Shilalekh

What Life Teaches Me Everyday

5 Life Changing Lessons from 50 Years of Marriage

50 Years of Marriage

Last month we celebrated my parents’ 50th marriage anniversary.

With family and close friends in attendance and truckloads of emotions flowing freely at the dinner party.

50 years is a long time by any benchmark. So there were lots of stories to be told, and we decided to make that the centerpiece of the event. Uncles and aunties and family members sharing anecdotes and feelings about ma and papa.

By and by the party turned into a sentimental journey down memory lane – what we had always wanted.

This occasion also gave us – my brother and me – to do something we had never done before. Thank our parents for all they had done. And not done.

Not done because they preferred to sacrifice the many fun things so that we were well cared for. All the while instilling right values into us and ensuring we were happy.

What came out of other peoples’ sentiments underlined my own impressions and also added new dimensions to it.

Today I am going to share with you what I have learnt from them and their togetherness.

Be a Role Model to People around You

Ma and papa have been my role models as a couple. It should be the case with every son or daughter.

And I feel proud that they are a role model for many people around them – family members, colleagues, neighbours and even chance acquaintances.

I am grateful to them for teaching me so much about having great relationships, as partner, mother, father, friend, leader and an ordinary human being who is part of society at large.

Out of all these relationships, what they share with each other is the one I would like to emulate the most!!

I always knew, since my high school days, when you start understanding things a bit, that what my parents shared was special. I saw other parents – yes, that’s the perspective at that age – talking to each other rudely, fighting, snubbing, or ignoring each other and was thankful my own were so much in sync!!

In sync.

Yes, that’s the only word, or words, that comes to mind.

I observed their relationship keenly after my own marriage. When I needed to understand my own relationship, and decide what type of relation I want with my husband.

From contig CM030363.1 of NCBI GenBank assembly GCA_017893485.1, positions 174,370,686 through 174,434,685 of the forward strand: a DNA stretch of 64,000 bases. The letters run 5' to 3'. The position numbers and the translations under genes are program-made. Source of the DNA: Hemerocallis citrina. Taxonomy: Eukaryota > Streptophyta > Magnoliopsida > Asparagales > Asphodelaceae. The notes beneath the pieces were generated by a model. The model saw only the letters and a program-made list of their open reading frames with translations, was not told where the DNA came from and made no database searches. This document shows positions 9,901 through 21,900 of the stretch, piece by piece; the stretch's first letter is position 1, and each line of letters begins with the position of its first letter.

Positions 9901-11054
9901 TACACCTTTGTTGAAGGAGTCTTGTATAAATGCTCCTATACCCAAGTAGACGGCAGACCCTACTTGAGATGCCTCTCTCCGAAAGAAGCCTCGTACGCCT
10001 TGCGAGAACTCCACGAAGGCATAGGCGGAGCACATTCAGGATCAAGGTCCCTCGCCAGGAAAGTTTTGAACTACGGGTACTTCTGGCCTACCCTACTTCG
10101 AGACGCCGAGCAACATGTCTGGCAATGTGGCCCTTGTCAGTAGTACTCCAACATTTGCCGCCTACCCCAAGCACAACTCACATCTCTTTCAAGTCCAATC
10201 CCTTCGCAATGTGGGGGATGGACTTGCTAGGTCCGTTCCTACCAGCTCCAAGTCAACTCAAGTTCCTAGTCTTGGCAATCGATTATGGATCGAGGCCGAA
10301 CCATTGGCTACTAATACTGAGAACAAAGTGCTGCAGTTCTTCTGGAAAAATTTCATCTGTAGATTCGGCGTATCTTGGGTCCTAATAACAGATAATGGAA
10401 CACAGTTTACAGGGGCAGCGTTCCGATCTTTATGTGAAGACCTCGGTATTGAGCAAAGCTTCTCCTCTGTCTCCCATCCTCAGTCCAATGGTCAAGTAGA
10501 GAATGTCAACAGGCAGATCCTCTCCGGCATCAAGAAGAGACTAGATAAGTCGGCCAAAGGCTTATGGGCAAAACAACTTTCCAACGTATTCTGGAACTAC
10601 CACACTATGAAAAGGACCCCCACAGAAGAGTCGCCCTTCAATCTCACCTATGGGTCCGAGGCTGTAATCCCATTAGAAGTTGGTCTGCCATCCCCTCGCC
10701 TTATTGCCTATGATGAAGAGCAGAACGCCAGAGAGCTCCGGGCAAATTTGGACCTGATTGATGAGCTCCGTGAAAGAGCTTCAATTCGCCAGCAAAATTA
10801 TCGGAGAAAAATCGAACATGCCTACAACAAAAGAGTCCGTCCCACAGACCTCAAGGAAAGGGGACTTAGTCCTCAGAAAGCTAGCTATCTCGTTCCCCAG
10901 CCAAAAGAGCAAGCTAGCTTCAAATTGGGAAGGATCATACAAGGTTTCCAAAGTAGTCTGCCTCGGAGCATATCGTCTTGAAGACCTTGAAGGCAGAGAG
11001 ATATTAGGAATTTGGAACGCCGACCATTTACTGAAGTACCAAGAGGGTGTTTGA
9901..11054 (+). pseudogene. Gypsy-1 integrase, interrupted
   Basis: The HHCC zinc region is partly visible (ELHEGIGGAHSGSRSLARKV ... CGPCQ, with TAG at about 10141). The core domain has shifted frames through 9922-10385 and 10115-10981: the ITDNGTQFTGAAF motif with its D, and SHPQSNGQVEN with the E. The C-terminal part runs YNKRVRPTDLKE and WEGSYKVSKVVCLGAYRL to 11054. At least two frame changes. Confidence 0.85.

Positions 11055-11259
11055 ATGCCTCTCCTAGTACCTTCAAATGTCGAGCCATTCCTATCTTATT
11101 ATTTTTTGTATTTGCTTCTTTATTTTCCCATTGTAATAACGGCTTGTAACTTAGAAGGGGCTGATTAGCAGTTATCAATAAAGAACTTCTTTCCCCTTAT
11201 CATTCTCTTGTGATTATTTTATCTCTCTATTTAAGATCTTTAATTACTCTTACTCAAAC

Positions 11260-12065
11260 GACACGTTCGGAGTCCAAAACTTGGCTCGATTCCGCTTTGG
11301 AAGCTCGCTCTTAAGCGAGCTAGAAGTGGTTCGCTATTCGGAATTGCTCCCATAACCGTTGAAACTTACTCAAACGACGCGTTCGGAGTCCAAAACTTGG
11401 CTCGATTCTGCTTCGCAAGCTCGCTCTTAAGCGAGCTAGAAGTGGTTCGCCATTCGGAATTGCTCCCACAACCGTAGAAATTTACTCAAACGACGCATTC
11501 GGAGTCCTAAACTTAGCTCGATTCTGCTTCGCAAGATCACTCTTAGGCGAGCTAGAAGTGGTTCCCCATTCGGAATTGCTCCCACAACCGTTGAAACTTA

Mind you, they are not perfect individuals. They are as imperfect as God makes them, but together they complement each other so beautifully.

Respect Each Other

Respecting each other is the most important pillar of any relationship, especially a marriage. And it cannot be mere lip service.

When you respect your partner you must respect their views, have complete faith in them, stand by their decisions and give them enough space to do what they want. Even if you don’t agree with them always.

In these five decades ma-papa took many short term and long term decisions, mostly by mutual consent but at times unilaterally too.

When the unilateral decision turned out to be correct, I never saw one feel superior to the other. Similarly, if the decision failed and brought on problems, one never ridiculed the other; they faced the problems together cheerfully.

Understand. Understand. And Understand Some More.

My mother can count the number of times that she has held my father’s hand till now!!

I never believed my mother. Until she recounted those instances. And guess what, they were all to feel confident in a fearful situation rather than for any display of affection.

She says, “We (she means her entire generation) never needed to hold hands to display our affection, like you people.”

She is correct about us, today’s generation. Subtlety is not the way things are done now. Even marriage and relationship counsellors advocate open display of affection.

I cannot even dream of sharing the same rapport with my own husband!!

And I am no different from other around me. For us, we are two different people, who have their own thought processes, beliefs, choices and ways of life.